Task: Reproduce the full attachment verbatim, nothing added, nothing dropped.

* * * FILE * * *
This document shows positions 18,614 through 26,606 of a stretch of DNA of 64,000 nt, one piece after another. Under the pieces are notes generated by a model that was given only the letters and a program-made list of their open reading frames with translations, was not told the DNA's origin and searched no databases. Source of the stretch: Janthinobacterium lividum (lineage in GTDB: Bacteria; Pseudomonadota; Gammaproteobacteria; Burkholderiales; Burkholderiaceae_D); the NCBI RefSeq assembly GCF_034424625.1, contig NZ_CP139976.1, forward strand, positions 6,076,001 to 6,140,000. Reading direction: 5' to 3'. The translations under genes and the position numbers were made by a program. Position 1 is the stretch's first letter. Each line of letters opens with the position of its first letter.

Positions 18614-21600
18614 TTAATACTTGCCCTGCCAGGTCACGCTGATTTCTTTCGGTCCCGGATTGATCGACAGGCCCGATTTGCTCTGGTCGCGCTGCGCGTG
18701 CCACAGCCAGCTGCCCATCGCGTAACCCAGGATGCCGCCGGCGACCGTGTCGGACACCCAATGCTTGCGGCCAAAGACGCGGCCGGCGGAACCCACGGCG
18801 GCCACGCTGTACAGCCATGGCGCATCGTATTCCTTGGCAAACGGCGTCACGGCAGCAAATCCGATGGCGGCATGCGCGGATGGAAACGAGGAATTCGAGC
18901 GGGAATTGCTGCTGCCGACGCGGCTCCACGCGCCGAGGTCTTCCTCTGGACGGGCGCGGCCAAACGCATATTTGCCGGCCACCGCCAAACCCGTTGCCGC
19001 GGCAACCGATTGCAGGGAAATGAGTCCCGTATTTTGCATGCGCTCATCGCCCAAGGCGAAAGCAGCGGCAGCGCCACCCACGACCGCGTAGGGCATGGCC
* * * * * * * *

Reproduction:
This document shows positions 18,614 through 26,606 of a stretch of DNA of 64,000 nt, one piece after another. Under the pieces are notes generated by a model that was given only the letters and a program-made list of their open reading frames with translations, was not told the DNA's origin and searched no databases. Source of the stretch: Janthinobacterium lividum (lineage in GTDB: Bacteria; Pseudomonadota; Gammaproteobacteria; Burkholderiales; Burkholderiaceae_D); the NCBI RefSeq assembly GCF_034424625.1, contig NZ_CP139976.1, forward strand, positions 6,076,001 to 6,140,000. Reading direction: 5' to 3'. The translations under genes and the position numbers were made by a program. Position 1 is the stretch's first letter. Each line of letters opens with the position of its first letter.

Positions 18614-21600
18614 TTAATACTTGCCCTGCCAGGTCACGCTGATTTCTTTCGGTCCCGGATTGATCGACAGGCCCGATTTGCTCTGGTCGCGCTGCGCGTG
18701 CCACAGCCAGCTGCCCATCGCGTAACCCAGGATGCCGCCGGCGACCGTGTCGGACACCCAATGCTTGCGGCCAAAGACGCGGCCGGCGGAACCCACGGCG
18801 GCCACGCTGTACAGCCATGGCGCATCGTATTCCTTGGCAAACGGCGTCACGGCAGCAAATCCGATGGCGGCATGCGCGGATGGAAACGAGGAATTCGAGC
18901 GGGAATTGCTGCTGCCGACGCGGCTCCACGCGCCGAGGTCTTCCTCTGGACGGGCGCGGCCAAACGCATATTTGCCGGCCACCGCCAAACCCGTTGCCGC
19001 GGCAACCGATTGCAGGGAAATGAGTCCCGTATTTTGCATGCGCTCATCGCCCAAGGCGAAAGCAGCGGCAGCGCCACCCACGACCGCGTAGGGCATGGCC